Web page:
So, this is what I did instead. I cut up the parts of the pound cake I could and made mini lambs.  I frosted them, made the head with Milano cookies and added marshmallows.  The mini lambs are so cute, but I’m still going to use the lamb mold next year.  It’s something that my mother used when I was a girl, and when I moved into my current home, she passed it on to me.  Meeshie loves helping me decorate the lamb (she puts jelly beans all over the body), along with making the coconut grass.

You can tell that the dark cookie head was done first, the eyes are crazy because of their size.  The light cookie head has jelly beans cut in half for the eyes.  Each lamb has cocoa puffs for ears and a tail.

Happy Easter!



Everybody Needs a Great Bread

April 2, 2012

A while ago, I had a conversation with one of my blogging friends about focaccia.  Allison told me that she had a wonderful focaccia recipe, but needed to unearth it.  I had actually forgotten all about it until I saw the Sandwich King a few weeks ago.  He made focaccia and that sent me on a quest.  I know that I could have used his recipe, but he never made it on the show.  What’s the point of having a cooking show on the Food Network if you aren’t actually going to cook on the show?  Plus, I think his show is getting worse instead of better.  I liked his show in the beginning, but now I just wish he would stop talking, and dancing, and singing and just make something.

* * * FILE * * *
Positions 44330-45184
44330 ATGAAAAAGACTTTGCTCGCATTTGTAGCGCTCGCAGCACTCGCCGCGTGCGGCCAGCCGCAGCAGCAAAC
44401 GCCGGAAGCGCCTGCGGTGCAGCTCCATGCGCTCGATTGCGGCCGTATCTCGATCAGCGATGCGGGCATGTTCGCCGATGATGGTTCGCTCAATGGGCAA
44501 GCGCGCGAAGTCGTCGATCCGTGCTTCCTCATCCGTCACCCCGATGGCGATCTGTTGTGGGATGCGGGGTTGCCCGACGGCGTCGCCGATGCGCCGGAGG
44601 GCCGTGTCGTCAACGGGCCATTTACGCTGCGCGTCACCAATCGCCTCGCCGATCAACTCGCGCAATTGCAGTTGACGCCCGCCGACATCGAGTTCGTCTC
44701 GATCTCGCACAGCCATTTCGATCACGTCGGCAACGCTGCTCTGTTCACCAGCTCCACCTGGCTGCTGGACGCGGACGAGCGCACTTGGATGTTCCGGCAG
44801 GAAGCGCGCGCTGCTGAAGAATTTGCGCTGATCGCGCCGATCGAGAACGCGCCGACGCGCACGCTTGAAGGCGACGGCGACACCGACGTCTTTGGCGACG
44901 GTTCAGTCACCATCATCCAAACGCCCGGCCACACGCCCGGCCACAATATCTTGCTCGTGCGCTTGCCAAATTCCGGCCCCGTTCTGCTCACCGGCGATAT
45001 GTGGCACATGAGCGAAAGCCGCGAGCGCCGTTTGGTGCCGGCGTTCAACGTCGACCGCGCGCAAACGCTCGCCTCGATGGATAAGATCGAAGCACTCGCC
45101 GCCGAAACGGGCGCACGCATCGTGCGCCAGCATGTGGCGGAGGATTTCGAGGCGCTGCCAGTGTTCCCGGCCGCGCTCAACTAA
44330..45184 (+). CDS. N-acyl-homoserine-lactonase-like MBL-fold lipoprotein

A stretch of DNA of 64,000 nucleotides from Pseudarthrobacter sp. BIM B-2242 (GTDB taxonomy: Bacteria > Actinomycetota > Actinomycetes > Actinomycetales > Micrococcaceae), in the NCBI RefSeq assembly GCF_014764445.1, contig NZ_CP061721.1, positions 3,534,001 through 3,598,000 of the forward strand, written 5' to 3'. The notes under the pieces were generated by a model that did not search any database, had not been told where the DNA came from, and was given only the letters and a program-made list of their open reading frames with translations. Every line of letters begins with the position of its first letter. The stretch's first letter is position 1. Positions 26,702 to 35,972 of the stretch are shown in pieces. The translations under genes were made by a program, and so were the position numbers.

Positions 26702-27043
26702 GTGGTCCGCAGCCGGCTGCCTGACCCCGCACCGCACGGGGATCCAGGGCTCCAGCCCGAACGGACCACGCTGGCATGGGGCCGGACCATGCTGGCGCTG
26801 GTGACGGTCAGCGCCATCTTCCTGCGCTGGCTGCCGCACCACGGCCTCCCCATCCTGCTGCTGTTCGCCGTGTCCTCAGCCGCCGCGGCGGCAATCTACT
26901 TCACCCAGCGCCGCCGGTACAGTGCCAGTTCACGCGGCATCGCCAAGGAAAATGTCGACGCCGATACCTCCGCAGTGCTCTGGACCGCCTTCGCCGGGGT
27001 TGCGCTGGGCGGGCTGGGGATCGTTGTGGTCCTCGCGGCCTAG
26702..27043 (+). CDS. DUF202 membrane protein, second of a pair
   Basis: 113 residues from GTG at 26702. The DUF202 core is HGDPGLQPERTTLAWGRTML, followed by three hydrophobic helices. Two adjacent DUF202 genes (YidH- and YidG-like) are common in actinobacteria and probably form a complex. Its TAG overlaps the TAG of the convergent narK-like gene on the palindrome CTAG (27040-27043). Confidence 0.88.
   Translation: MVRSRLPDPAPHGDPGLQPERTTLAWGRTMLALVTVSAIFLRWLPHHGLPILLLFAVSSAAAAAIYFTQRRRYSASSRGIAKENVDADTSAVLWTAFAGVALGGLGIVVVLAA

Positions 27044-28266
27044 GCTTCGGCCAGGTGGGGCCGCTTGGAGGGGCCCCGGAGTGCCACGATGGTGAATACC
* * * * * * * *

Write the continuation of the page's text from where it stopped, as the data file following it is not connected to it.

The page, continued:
Sorry, back to the focaccia.  I found a great recipe from Anne Burrell.  I love her.  I love how no-nonsense she is.  Her recipe is really simple, because that’s what focaccia is, a nice simple bread.  Perfect for a sandwich, or not.

The only thing I did differently with this recipe is I used some 00 flour.  It’s used to make pasta, pizza dough and bread.  I used a one cup of 00 flour and the rest was the AP flour.  You can find this flour in Italian specialty shops.  It’s really expensive but worth the price.  I mean more expensive that King Arthur flour.  My one pound bag cost as much as the five-pound one of King Arthur.   Comparing it to regular flour, it’s easier to work with, yeast loves it and it’s airier.  I think it has something to do with they way it’s milled.


  • 1 3/4 C Warm Water (110 degrees)
  • 2 1/4 t Dry Active Yeast (or one package)
  • 1 T Sugar
  • 5 C Flour (or 4 C Flour and 1 C 00 Flour), plus more for kneading
  • 1 T Coarse Kosher Salt, plus more for sprinkling
  • 1 C Olive Oil, divided
  • Oregano, Rosemary, Thyme for sprinkling

Combine the warm water, yeast and sugar in a small bowl, place in a warm place and allow to bubble for at least 15 minutes.

In the bowl of a mixer fitted with a dough hook, combine the flour, 1 T salt, 1/2 C olive oil and the yeast mixture on low speed.  Once the dough has come together, continue to mix for 5 to 6 minutes until it becomes smooth and soft.  Add additional flour if the dough is really sticky and tacky.

Transfer the dough to a clean, lightly floured surface, then knead it by hand one or two times.  Coat the inside of the mixer bowl lightly with olive oil and return the dough to the bowl.  Cover it with plastic wrap and put it in a warm place the dough has doubled in size, at least an hour.

Coat a jelly roll pan with the remaining 1/2 C olive oil  Put the dough onto the jelly roll pan and begin pressing it out to fit the pan.  Turn the dough over to coat the other side with the olive oil.  Continue to stretch the dough to fit the pan.  As you are doing so, spread your fingers out and make finger holes all the way through the dough to give it a rustic look.

Cover and allow the dough to rest until it has doubled in size, about an hour.  Liberally sprinkle the top of the dough with salt, oregano, rosemary and thyme.  Bake in a 425 degree oven for 25 to 30 minutes, until golden brown.

Makes 8 to 10 servings.